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How To Know if a 3D Printer Cooling Fan Is Set Too High

3D printing cooling fans can be set at different speeds to achieve different results. If the fan speed is set too high, it could cause potential defects in your 3D prints.

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3D printer cooling fans are designed to cool the extruder, which is the part of a 3D printer that melts plastic or filament into layers. 3D printing cooling fans can be set at different speeds to achieve different results. If the fan speed is set too high, it could cause potential defects in your 3D prints.

You know that a 3D printer cooling fan is set too high if your prints come out deformed. Rapid cooling causes stringing or makes the filament come out in small blobs instead of a continuous stream. Lowering the cooling fan speed will remedy the issues mentioned above.

The rest of this article will discuss the importance of cooling fans in 3D printers, how cooling affects the melted filament, and signs of high fan speed that may damage your 3D prints. I’ll also touch on the best cooling fan settings for 3D printing. 

Is It Possible To Have Too Much Cooling in a 3D Printer?

Many 3D printer owners don’t think it is possible to have too much cooling in a 3D printer. However, this couldn’t be further from the truth. Too much cooling can produce poor prints with stringing and blobs instead of smooth lines, shapes, and details. 

In extreme cases, high fan speed can even cause parts to warp or deform as they are printed in midair.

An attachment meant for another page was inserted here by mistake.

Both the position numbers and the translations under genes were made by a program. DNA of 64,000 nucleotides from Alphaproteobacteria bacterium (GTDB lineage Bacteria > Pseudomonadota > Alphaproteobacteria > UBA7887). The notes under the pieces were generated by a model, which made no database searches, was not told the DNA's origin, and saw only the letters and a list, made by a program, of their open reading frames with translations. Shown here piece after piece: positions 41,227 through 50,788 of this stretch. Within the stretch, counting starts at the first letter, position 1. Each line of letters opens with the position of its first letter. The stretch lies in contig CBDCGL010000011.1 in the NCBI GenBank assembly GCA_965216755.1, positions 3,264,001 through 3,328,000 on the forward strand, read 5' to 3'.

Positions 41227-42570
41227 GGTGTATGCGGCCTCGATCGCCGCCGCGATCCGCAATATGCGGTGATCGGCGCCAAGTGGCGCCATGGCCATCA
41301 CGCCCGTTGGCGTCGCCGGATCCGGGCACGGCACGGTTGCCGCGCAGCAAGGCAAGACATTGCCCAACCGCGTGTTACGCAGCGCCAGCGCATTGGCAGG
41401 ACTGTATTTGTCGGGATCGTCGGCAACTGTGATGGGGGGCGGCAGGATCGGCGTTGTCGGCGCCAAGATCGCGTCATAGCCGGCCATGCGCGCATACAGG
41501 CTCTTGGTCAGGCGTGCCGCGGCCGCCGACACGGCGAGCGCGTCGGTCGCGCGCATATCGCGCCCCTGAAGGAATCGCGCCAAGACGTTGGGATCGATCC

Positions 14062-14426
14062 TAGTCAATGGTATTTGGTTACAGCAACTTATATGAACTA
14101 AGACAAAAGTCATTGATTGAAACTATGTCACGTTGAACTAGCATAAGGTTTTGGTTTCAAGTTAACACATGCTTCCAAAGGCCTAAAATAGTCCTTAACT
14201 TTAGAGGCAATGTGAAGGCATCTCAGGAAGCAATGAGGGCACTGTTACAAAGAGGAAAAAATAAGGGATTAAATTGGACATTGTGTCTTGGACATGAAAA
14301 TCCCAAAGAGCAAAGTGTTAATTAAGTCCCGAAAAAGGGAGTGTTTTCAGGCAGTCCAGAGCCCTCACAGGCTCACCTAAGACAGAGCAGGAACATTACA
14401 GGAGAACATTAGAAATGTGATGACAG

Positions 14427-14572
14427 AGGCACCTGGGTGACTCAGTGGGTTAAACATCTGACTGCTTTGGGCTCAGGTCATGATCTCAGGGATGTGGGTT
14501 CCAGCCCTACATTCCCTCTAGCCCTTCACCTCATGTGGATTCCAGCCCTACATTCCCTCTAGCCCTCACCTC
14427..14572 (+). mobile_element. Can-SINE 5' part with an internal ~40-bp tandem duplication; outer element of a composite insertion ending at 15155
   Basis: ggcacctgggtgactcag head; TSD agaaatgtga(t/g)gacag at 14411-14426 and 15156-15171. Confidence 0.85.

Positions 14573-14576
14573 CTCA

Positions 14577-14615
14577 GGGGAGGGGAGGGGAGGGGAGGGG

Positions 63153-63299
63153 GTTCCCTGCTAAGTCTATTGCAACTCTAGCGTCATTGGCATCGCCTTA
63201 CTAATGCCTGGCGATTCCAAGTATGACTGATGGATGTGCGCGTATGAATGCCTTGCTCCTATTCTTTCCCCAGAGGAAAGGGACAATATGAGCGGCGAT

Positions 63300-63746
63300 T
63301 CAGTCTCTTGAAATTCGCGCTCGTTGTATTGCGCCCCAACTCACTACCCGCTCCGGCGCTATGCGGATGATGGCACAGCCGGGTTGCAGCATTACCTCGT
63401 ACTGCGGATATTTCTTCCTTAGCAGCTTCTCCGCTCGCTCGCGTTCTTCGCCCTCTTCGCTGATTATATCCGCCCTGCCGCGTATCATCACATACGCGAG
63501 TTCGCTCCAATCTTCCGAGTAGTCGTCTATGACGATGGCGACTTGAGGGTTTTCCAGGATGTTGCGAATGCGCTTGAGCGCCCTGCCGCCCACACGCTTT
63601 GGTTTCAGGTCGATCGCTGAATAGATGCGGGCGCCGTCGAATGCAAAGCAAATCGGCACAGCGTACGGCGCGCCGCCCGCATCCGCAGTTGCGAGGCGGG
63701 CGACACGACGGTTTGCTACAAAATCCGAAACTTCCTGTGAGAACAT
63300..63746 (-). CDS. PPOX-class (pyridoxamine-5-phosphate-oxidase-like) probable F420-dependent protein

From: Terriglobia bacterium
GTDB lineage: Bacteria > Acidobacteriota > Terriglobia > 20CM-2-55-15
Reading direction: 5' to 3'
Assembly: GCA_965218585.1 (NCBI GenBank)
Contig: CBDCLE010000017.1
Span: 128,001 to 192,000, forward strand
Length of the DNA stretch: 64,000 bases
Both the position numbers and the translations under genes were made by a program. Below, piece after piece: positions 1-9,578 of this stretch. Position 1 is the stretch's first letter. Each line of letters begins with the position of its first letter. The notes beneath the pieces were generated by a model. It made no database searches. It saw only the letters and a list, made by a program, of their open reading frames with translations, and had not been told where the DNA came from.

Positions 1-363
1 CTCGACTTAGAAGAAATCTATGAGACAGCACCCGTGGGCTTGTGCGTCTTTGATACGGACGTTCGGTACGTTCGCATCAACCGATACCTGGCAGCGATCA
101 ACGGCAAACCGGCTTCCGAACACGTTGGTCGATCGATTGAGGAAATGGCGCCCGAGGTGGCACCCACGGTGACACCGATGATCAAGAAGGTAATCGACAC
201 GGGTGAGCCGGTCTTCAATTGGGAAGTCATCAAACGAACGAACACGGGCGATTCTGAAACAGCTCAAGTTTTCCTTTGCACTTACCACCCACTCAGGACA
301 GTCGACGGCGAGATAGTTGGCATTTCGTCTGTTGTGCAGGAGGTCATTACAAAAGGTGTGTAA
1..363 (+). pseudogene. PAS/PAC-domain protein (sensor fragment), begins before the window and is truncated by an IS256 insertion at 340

Signs Your Cooling Fan Speed Is Set Too High

Below are some of the signs that indicate that your 3D printer fan speed is set too high:

  • Successive layers don’t stick that well, poor adhesion due to extreme cooling.
  • 3D printed objects turn out to be too delicate or fragile.
  • 3D printed objects aren’t appropriately shaped, have poor structure, and are prone to damage.
  • Bridges and overhangs produce stringing on the object.
  • Deformed and Misshapen final product.

What Will Happen if the Cooling Fan Is Set Too High?

The cooling fan in a 3D printer is designed to remove heat from the extruder head and print bed. If it runs faster than necessary, the excessive airflow will cause problems. 

The heated air blowing around inside the 3D printer will cool down rapidly, causing condensation. This leads to nozzle blockages and print failures.

Another problem with setting the fan speed too high is that the previous layers will cool down significantly. This will result in a poor bond between the new layer and the old one. The result is a weak spot in your print with visible horizontal lines where layer separation happens.

If fan speed settings are set too high, the plastic may not stick to the bed properly, or it might even start drooling from the nozzle as well. You must calibrate your 3D printer correctly to get good results every time.

Why Do You Need a Cooling Fan?

The cooling fan is an essential part of any 3D printer. It cools down the extruded plastic to an appropriate temperature and prevents it from burning or melting while printing. Even the most affordable 3D printers feature a cooling fan, although they are not so noticeable due to their small size.